The reader of “Die, my Love” only needs the kick-start prose of the opening chapter or two to know that this short novel is not going to be a lazy read.
The first sentence is shocking and characteristic of the tale’s language: “I lay back in the grass among fallen trees and the sun on my palm felt like a knife I could use to bleed myself dry with one swift cut to the jugular.”
The narrator is a feisty female and she’s not going to let you forget it but what could be mere highly charged cattiness on her part begins to fracture into something far more disturbing.
The woman is married with a young child to care for but she harbours dark, murderous thoughts. Her husband (‘I’ve got used of calling him that’) has an astronomy hobby which he tries to share but it only makes her feel how much she’d like to be a passenger in a space mission, watching the earth grow smaller.
Another man, living a few miles away and passing her house to and from work apparently obsesses over her but his desire is only given a voice by the narrator – “Now I’m speaking him” – and we suspect that his interest in her may be an invention of her own fervid imagination.
Her disgruntlement with life escalates and she scornfully dismisses many of the norms of married life to the point where her psyche becomes damaged and almost psychopathic tendencies develop. The sexual side of her marriage becomes unhinged and erotic bliss is reserved for adulterous fantasies – if they are fantasies and not partly real.
There are demons she cannot control and her mental stability is subjected to strains that leave her feeling little maternal love for her child.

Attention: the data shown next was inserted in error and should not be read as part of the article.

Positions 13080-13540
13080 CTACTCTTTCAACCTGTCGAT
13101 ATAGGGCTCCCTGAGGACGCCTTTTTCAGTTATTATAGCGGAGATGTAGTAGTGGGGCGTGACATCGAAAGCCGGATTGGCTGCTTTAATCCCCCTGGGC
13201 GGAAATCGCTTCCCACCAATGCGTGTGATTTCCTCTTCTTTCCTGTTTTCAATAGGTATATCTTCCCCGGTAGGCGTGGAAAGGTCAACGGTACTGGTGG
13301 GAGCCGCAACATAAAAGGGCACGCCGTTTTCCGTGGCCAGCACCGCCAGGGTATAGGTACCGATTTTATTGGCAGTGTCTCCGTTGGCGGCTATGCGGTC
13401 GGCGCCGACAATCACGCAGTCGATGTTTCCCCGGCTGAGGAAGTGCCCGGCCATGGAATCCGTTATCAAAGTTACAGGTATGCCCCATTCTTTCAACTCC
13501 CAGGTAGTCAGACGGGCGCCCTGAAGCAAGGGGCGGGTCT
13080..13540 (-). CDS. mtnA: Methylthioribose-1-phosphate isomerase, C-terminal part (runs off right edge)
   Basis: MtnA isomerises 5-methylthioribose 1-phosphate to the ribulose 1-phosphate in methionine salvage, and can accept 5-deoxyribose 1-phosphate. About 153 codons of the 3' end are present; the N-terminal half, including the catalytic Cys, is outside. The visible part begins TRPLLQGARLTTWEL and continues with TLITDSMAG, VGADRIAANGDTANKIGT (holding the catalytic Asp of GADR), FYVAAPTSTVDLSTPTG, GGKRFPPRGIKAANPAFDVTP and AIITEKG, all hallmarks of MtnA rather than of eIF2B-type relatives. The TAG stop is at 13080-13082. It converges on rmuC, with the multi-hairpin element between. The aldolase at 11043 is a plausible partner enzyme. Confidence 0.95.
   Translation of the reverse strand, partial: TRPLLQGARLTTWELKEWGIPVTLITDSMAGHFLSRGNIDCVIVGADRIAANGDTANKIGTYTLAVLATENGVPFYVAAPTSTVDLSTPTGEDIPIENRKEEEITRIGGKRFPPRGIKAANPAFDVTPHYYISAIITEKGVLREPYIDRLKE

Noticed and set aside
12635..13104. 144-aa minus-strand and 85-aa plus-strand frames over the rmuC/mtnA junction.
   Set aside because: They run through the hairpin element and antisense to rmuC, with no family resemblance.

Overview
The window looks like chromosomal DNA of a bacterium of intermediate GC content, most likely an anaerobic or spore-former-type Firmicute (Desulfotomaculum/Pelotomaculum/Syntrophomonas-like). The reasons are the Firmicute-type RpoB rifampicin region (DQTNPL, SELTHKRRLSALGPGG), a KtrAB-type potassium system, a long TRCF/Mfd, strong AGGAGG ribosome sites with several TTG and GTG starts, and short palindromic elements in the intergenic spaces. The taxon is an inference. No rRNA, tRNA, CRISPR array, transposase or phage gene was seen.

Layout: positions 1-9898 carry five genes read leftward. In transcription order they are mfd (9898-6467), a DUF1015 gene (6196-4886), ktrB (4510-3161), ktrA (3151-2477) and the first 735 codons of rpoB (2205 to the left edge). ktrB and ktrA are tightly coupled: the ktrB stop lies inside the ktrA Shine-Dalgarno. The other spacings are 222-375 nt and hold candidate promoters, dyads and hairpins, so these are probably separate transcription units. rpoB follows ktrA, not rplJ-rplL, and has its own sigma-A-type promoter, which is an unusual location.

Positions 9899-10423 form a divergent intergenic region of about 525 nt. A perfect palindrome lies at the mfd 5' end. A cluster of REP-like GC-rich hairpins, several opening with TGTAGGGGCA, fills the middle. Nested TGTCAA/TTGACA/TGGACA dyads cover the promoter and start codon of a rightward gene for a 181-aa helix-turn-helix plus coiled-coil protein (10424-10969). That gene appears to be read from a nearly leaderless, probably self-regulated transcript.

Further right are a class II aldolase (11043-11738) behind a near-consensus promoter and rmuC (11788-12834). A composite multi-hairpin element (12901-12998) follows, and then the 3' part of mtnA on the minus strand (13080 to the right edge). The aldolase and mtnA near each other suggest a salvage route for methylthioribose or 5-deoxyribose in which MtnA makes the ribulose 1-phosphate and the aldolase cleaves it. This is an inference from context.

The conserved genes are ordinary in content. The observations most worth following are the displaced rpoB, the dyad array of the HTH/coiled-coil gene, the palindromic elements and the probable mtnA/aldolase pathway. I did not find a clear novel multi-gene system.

She speaks, using an image typical of her incisive tongue, of how the guillotine blade has been raised but that no one can see it’s about to fall. But she can see it falling and so too can the reader.
Relations with her husband deteriorate and he remarks how hearing how her speak is like listening to a car alarm that won’t cease.
Their sex life is miserable: “Every time my husband screws me, I blink and it’s like they’ve felled a tree”.
It is always difficult to differentiate between her private voice – which is the only one we hear – and the objective status of other people’s opinions when she speaks about or for them.
“Die, my love” is an unrelentingly grim tale of a marriage approaching breakdown point — ‘I threw up our ten years as a couple all over the table, the chair and the sofa’ – and spiralling out of control. It was first published as “Matate, amor” in Argentina and has now been published in a highly praised English translation.
“Die, my love”, by Ariana Harwicz, translated by Sarah Moses and Caroline Orloff, is published by Charo Press.